No full-time position player has struggled as much for the Colorado Rockies in 2017 as shortstop Trevor Story has. Although the team as a unit has surprisingly found itself in first place, Story himself does not deserve much credit for the club’s 9-5 record.
A former first round pick, Story’s career has been up and down. After being selected out of high school in the 2011 draft, Story was streaky as far back as the minor leagues. He only ranked among Baseball-America’s top 100 prospects once while in the minors, placing 96 prior to 2013. He disappointed for the Single-A Modesto Nuts that season, hitting 12 homers and batting .233 with an outrageous 183 strikeouts. He earned serious looks in 2015, splitting time between Double and Triple-A while cutting down on his strikeouts a bit, dipping to 141 while hitting a personal-best 20 homers.
It seems like an eternity ago that Story burst onto the scene for the Rockies. On Opening Day 2016, he went 2-6 with two home runs. Over his next five games, he connected for five more homers. He hit .309 with eight longballs in his first 13 games. Story looked like a sure-fire bet to make the National League All-Star team as a rookie, with incredible flashes of power.
While Story’s batting average would dip below .300 the remainder of the year, hitting .259 in May with just four homers, an improved month of June, where he hit .284 with a .370, showed his April wasn’t a complete fluke. With Story proving to be a valuable asset at shortstop, this allowed the club to release the dead-weight of Jose Reyes, who never appeared in a game in 2016 with Colorado after playing in 47 games for them the previous year.
Story’s 2016 season ended early, coming after he experienced his best month since April, hitting eight homers at driving in a season-high 22 runs. On August 2, he was placed on the disabled list with a torn ulnar collateral ligament in his thumb, never to return the rest of the year. He was among the finalist for the NL All-Star Final Vote, but his regression at the plate and injury status saw him lose to the San Francisco Giants’ Brandon Belt. He ended his shortened debut-season with 130 strikeouts in just 97 games, while his 27 homers where enough to gain him some votes for Rookie of the Year, where he finished fourth in voting despite missing the last two months of the season.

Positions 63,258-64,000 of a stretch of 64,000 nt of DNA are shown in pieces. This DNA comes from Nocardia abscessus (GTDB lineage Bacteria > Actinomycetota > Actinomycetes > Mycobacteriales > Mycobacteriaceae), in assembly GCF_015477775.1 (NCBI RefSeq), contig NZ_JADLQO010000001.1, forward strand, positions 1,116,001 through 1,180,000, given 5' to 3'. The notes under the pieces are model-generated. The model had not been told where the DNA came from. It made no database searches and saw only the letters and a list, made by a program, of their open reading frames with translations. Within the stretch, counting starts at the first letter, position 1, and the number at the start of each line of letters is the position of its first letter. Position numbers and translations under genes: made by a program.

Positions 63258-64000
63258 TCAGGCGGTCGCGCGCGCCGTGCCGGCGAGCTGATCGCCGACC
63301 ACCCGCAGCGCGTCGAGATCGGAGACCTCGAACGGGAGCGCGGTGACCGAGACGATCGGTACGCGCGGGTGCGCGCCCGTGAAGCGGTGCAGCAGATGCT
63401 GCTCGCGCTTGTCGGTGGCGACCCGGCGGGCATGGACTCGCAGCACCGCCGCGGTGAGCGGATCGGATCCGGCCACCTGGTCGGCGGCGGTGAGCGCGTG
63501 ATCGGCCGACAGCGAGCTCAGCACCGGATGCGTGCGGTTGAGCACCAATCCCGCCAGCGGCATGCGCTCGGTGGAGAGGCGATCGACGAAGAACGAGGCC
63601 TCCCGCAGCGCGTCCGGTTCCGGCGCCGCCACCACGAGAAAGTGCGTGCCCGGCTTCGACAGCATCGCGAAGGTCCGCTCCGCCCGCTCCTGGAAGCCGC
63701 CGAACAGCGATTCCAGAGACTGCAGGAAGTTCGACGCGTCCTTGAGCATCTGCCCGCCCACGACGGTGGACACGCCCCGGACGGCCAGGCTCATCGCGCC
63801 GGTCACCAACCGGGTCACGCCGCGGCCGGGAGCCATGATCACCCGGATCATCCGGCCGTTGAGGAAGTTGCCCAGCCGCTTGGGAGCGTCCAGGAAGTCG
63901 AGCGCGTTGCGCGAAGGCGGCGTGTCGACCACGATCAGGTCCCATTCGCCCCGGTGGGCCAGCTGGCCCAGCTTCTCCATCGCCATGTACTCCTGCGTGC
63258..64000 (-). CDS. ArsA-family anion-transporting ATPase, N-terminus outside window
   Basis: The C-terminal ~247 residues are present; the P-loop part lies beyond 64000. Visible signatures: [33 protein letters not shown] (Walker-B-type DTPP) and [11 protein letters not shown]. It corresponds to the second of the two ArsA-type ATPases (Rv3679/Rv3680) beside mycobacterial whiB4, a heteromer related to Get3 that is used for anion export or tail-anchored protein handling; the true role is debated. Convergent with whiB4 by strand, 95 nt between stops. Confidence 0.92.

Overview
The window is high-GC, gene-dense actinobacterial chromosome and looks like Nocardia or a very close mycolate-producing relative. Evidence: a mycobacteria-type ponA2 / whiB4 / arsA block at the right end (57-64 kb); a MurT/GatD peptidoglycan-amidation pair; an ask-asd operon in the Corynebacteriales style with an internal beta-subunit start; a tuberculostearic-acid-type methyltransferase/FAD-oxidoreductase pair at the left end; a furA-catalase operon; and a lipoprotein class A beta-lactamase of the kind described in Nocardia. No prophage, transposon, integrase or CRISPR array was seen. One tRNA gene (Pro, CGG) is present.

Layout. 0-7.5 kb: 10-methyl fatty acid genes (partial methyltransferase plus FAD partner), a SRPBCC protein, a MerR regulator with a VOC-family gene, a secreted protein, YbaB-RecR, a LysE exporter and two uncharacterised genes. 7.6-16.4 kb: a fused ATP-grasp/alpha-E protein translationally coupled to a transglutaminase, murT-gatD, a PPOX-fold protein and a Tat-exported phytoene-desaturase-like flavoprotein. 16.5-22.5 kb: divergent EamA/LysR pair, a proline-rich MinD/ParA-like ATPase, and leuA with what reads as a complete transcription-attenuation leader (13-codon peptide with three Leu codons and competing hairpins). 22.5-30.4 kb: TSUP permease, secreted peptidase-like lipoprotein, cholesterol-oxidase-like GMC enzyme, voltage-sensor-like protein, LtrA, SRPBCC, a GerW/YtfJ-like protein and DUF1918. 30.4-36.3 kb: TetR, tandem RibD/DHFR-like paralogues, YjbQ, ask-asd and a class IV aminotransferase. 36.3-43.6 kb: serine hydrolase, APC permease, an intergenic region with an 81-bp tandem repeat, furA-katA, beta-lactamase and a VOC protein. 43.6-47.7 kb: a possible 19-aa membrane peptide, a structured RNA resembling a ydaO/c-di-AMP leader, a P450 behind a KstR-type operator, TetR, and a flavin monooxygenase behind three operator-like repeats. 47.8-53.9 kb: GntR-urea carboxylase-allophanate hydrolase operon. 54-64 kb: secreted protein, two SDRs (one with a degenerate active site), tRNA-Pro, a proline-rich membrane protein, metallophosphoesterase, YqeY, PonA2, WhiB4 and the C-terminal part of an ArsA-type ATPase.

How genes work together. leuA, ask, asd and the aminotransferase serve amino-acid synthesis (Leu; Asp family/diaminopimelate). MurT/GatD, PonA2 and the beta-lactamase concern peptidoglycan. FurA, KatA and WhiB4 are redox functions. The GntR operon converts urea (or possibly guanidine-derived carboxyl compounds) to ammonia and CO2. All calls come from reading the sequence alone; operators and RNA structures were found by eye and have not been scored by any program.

Now in 2017, Story has struggled mightily. Through his first 14 games, he holds and abysmal .114 batting average and a .264 OBP. Since going 3-10 in his first three games against the Milwaukee Brewers, he is 2 for his last 34, striking out 16 times. He has just four extra base hits, with his lone home run coming on April 13 against the San Francisco Giants.
Story has been completely lost at the plate this April, totally the opposite of his performance this time last year. It looked like he could not only adequately replace Reyes, but even hold his own with the franchises’ face at shortstop, the since-departed Troy Tulowitzki.
The is still plenty of time left for Story to re-emerge as a powerful and game-changing bat, but this latest chapter in his career has left fans wondering when again, if ever, he will display the skills he showed last April.
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